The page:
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Save bees by skipping these pesticides

GRN Reports By now we’ve all heard that honey bees are dying in record numbers across the planet, lost to a phenomenon known as Colony Collapse Disorder (CCD). Experts say...

GRN Reports

By now we’ve all heard that honey bees are dying in record numbers across the planet, lost to a phenomenon known as Colony Collapse Disorder (CCD).

Bees on Wild daisies

Experts say many stresses on bees contribute to CCD, in which honey bee hives suddenly perish: A virus that the bees contract, habitat loss and the widespread use of pesticides may all be partly to blame.

As the problem ripples through the food system, produce and crop growers worry that without the bees, production could plummet. Bees help fertilize one-third of all the plant foods that humans consume. Some foods, such as almond trees, are almost exclusively dependent on pollination by bees. Other foods that depend upon honey bees include many you wouldn’t want to drop off the menu: Apples, avocados blueberries, strawberries, watermelon, sunflowers, cucumbers, peaches, peppers and pumpkins.

In short, no bees, no food. At least no certain foods, until those robotic bees are perfected (and is that what we want?).

Everyone can do their part to save bees, by planting the native blooming flowers and shrubs that help feed bees and also by  staying away from pesticides, particularly the worst offenders, a group of pesticides known as neonicotinoids.

The problem with neonicotinoids

Neonicotinoids are taken up by plants and exuded in their  pollen, making them toxic to pests. Scientists say these pesticides are not just killing target pests, but also are weakening and killing bees and other pollinators, like butterflies, by damaging them neurologically. Honey bees affected by these chemicals become disoriented and lose their way home to the hive.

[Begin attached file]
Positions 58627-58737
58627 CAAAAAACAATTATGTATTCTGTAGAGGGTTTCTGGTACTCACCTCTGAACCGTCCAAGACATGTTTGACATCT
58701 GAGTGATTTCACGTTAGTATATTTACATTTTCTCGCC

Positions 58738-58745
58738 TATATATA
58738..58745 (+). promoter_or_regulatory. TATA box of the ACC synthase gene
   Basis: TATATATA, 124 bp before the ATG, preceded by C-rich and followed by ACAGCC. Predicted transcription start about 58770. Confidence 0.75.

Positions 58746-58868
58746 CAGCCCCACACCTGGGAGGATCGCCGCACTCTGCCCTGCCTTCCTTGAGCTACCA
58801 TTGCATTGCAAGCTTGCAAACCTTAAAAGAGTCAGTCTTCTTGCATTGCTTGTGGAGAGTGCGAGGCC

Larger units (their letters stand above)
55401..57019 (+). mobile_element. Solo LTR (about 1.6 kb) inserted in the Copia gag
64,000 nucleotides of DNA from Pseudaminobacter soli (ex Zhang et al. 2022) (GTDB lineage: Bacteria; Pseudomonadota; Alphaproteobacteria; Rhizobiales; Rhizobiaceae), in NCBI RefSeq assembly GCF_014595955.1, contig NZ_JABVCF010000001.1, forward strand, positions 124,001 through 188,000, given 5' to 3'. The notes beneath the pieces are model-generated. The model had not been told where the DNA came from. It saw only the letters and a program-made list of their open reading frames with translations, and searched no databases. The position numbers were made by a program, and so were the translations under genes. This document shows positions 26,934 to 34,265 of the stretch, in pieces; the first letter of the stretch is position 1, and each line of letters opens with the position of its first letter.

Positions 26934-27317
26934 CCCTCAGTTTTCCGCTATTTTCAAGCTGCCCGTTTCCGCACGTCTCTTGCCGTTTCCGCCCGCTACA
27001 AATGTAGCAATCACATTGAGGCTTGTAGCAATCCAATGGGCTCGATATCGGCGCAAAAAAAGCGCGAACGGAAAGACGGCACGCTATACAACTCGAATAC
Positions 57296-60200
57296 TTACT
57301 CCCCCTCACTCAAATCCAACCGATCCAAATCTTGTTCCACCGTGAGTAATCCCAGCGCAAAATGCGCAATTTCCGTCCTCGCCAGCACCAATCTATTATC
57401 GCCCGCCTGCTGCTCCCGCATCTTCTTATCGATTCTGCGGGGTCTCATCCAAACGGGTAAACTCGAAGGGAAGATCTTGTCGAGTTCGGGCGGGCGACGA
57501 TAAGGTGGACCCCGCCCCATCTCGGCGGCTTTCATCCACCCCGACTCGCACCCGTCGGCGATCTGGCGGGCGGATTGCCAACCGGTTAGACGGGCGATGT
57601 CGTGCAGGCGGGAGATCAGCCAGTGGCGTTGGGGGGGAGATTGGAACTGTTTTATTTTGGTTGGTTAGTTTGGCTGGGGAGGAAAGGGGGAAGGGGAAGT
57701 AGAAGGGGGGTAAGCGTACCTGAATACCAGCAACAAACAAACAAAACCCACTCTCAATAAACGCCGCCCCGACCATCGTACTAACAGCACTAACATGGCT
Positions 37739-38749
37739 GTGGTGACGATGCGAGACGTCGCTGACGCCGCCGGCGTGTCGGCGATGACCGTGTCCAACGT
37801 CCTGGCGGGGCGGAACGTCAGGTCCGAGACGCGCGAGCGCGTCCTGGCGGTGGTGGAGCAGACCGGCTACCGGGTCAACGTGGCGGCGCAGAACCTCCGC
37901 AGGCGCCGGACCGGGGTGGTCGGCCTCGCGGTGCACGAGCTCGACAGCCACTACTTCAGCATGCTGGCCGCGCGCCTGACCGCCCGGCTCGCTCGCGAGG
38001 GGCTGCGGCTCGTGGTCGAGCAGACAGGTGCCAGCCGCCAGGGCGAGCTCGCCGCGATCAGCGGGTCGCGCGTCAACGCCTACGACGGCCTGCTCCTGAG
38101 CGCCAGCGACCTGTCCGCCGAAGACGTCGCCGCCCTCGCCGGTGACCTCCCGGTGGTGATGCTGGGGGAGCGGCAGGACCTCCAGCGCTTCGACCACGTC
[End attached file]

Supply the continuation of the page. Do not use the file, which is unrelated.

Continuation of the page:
This is emerging science, and some experts say neonicotinoids are not to blame. But the evidence is strong enough that the European Union has temporarily banned this class of pesticides for use in agriculture, hoping to help restore bee populations.

The non-political Xerces Society, which is committed to “the conservation of invertebrates” also has sounded the alarm, noting in a report that neonicotinoids can be more toxic in a home garden than in controlled agricultural uses.

“Products approved for homeowners to use in gardens, lawns, and on ornamental trees have manufacturer-recommended application rates up to 120 times higher than rates approved for agricultural crops,” the Xerces Society noted in a review of the science “Are Neonicotinoids Killing Bees?”.

If you want to “ban” neonicotinoids in your home landscape to protect bees, you can consult this list put out by the Center for Food Safety.  The Center for Food Safety is a non-profit based in Washington D.C., which advocates for a healthy food system.

The products on the CFS “do not use” list contain the neonicotinoid chemicals that have been found  to harm bees. You can also check the label for these names: Imidacloprid,  Clothianidin, Dinotefuran and Acetamiprid.




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